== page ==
Balkans bottlenecks leave migrants stranded

2015-10-19 20:42
Migrants wait for a bus at the border between Croatia and Slovenia in Trnovec, Croatia.(Petr David Josek, AP)

Migrants wait for a bus at the border between Croatia and Slovenia in Trnovec, Croatia.(Petr David Josek, AP)

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Belgrade - Diplomatic tensions flared amid chaos at the Slovenian, Croatian and Serbian borders on Monday as the slower intake of refugees created bottlenecks, while migrants continued to arrive from the south.

Hundreds of people were slowly filtering across the border from Croatia to Slovenia during the day, some through designated corridors, but many by sneaking across elsewhere, the Zagreb daily Jutarnji List said online.

A crowd of more than 1 000 people had spent a rough night outside after Slovenia on Sunday stopped allowing the migrants - mainly people fleeing wars in the Middle East - to pass. More refugees arrived overnight and in the morning.

Shrugged of criticism

Slovenian leaders criticised their Croatian counterparts, saying they ignored an agreement by sending too many additional refugees from the border with Serbia.

Slovenian Prime Minister Miro Cerar said: "The situation is certainly tense and problems are multiplying because Croatia is not respecting some agreements, but brings too many migrants to our border."

Earlier, Interior Minister Vesna Gyorkos Znidar blasted Croatia's transport of people as "unacceptable."

Cerar said that Slovenia will intensify the control over its border in order to keep the number of refugees manageable.

Croatian Interior Minister Ranko Ostojic, however, shrugged off all criticism and said his country can only continue shuttling people westwards.

"If anyone wants Croatia to be the wall, fine, but the decision must come from the European Union," Ostojic told reporters in the Opatovac reception centre on the border with Serbia.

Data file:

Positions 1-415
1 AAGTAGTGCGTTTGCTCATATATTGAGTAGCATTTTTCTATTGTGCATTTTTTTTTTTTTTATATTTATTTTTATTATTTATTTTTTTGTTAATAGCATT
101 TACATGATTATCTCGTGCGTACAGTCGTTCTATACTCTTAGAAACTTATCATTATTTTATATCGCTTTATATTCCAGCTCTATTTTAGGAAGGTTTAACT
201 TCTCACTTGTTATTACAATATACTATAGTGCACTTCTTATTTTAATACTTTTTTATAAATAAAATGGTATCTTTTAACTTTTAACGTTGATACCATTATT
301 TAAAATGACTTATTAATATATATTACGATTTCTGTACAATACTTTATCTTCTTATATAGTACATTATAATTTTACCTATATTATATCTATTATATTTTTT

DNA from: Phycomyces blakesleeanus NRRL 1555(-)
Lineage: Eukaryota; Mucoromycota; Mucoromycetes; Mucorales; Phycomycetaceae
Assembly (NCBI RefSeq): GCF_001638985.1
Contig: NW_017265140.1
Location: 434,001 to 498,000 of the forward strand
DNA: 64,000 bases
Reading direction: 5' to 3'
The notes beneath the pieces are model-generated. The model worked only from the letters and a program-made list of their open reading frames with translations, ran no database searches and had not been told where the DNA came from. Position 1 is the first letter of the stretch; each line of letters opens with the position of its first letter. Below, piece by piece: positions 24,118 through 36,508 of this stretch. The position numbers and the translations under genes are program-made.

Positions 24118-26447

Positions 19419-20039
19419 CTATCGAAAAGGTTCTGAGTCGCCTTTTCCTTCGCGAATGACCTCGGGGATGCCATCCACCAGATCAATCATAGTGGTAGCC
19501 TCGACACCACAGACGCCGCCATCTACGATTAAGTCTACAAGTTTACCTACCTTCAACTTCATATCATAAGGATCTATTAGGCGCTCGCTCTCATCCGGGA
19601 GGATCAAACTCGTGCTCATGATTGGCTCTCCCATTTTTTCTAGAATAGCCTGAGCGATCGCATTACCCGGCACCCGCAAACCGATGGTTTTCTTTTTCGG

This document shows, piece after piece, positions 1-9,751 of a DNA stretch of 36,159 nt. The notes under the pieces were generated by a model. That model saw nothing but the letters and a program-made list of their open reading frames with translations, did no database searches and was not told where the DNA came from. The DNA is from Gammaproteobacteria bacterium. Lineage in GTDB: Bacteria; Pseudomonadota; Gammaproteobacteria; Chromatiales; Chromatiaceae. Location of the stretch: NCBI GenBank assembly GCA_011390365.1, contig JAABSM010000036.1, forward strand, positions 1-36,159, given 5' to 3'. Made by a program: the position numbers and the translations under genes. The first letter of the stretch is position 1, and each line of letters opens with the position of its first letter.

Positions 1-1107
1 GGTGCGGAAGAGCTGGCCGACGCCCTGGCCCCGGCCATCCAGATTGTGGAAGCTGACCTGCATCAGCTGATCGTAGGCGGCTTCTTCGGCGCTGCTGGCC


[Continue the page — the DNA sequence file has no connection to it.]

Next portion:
Slovenia and Croatia are both a part of the EU, but only Slovenia is within EU's border-free Schengen zone comprising 26 countries.

Asylum system

A spokesperson for EU Migration Commissioner Dimitris Avramopoulos on Monday warned the two countries, along with their neighbour, EU and Schengen member Hungary, to co-operate and make sure that refugees are fully registered.

The three countries "are bound by a common European asylum system and what we are trying to check now is the extent to which the measures are undertaken," said spokesperson Natasha Bertaud.

Croatia started letting more people in from the Serbian side on Monday afternoon after a slowdown, apparently triggered by Slovenian border closure to refugees 300km west, forced about between 1 500 and 2 500 people to stand in the rain for hours.

Slovenia said earlier that it can process about 2 500 migrants per day, but Croatia is letting many more through.

Reception centres

The situation is set to become even more tense, as the UN refugee agency UNHCR said Monday that another 10 000 people were moving through Serbia from the Macedonian border in the south.

In Greece, the coast guard rescued 2 400 people attempting to cross the Aegean Sea from Turkey, state TV ERT1 reported.

It also said that one of the main EU refugee and migrant reception centres on the Greek island of Lesbos was overwhelmed. It can process 2 500 people daily, but more than 5 000 were already waiting as more steadily arrived from Turkey.

Only a handful of people sought asylum in the transit countries, with most seeking to reach richer Western European nations.
Read more on:    slovenia  |  croatia  |  migrants

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